Just past this old springhouse is a property that I could barely tell you anything about other than the bridges across the creek to the property. One is built of old lumber and boards and seems to have withstood everything the world has thrown at it for the past several centuries, and the other looks like a flatbed rail car with the wheels removed.
More rolling wooded landscape will pass until you come to a crest which overlooks the Kentucky river. No matter how many times I’ve seen the river from up there, it always impresses me. It looks bigger than it really is for some reason. It must be an optical illusion, but from up there you feel like you’re on top of a mountain, looking through the trees down to KY River Lock No.8. They Kentucky river has a system of locks & dams in place over the run from the eastern Appalachians to the western mouth at the Ohio. Every dozen miles or so, the river level changes suddenly. Since it was once a major shipping route, the river had lock houses staffed with engineers who would pass boats through the locks at any hour of the day. Now most of the locks sit inoperable. It would be a major source of tourism if the State of Kentucky could ever open up the river to pleasure craft, but those locks would need to operate for it to work. I somehow doubt it would be economical to do so. Currently, a major project is underway to rebuild the lock & dam system, to bring the century-old infrastructure up to 21st Century code. At Lock No.8, they built an entire cement mixing factory on site. My dad has told me of all the truck traffic going back there over the past several months. We’re talking large multi-axle dump trucks and tanker semis hauling materials down single-lane country roads barely wide enough for two cars to pass smoothly. I know the lock from how it always looked, old and creepy, with a sense of danger about it. Who knows how it will turn out after this project is completed? Here’s a picture of what it looks like if you zoom in with a camera from the hilltop:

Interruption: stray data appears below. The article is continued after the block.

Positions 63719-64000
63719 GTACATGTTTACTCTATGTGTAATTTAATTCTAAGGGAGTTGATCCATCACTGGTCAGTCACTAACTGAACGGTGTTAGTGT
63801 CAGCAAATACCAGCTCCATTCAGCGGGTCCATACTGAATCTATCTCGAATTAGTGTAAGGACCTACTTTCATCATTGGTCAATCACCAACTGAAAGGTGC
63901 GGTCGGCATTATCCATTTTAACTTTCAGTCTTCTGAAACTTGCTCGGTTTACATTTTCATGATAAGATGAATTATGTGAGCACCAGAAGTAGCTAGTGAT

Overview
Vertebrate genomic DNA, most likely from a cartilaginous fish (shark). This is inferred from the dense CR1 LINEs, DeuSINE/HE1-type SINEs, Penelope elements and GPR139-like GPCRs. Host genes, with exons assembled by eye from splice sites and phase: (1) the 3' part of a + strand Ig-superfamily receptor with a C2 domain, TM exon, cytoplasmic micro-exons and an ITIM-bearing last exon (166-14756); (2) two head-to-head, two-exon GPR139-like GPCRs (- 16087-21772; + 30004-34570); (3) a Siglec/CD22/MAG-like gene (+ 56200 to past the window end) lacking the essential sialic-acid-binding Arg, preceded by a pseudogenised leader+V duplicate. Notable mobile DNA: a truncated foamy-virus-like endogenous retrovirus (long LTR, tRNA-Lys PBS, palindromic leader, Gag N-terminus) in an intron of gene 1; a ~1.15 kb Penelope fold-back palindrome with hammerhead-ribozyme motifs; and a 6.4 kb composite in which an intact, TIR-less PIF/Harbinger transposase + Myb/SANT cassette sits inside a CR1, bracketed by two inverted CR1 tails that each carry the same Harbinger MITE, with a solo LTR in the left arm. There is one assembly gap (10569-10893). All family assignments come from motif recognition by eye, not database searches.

Once you turn around at the dead end and make our way back, after passing the former Fred Teater farm, you’ll pass the old Bruner’s Store. Presently it appears as if the weight of a leaf could cause it to collapse completely. The porch is now long gone and one side makes it appear as if there’s no longer a floor inside. It gives the impression that the structure slid down the hillside and stopped just shy of the road. I remember visiting there back before I was old enough to be in kindergarten, standing on the porch with a Coke. Inside, old men sat around chatting and playing cards. I don’t remember much of Mr. Ira Bruner, but I know he had a big deli meat slicer behind the counter. My dad told me that decades ago when farmers hired extra help to work in the tobacco fields, men would take their lunch breaks at Bruner’s. He’d slice a big thick slab of bologna and slap it between two saltine crackers. Not the kind we get now, but the old-school version with four crackers attached in a larger square the size of a slice of bread. So in a way, eight saltine crackers and a slab of bologna would be your lunch if you were hired to help cut tobacco. I knew one other thing about Ira Bruner. He had a sense of humor. For many years even after his passing across from the old store stood a mailbox atop a 12 foot high post with the label “air mail” painted on the side. I wish it were still there.
This concludes a substantial bit of the area to the West of my grandmother’s farm. I hope I’ll never lose the appreciation for these things, remnants of a simpler time and slower pace of life.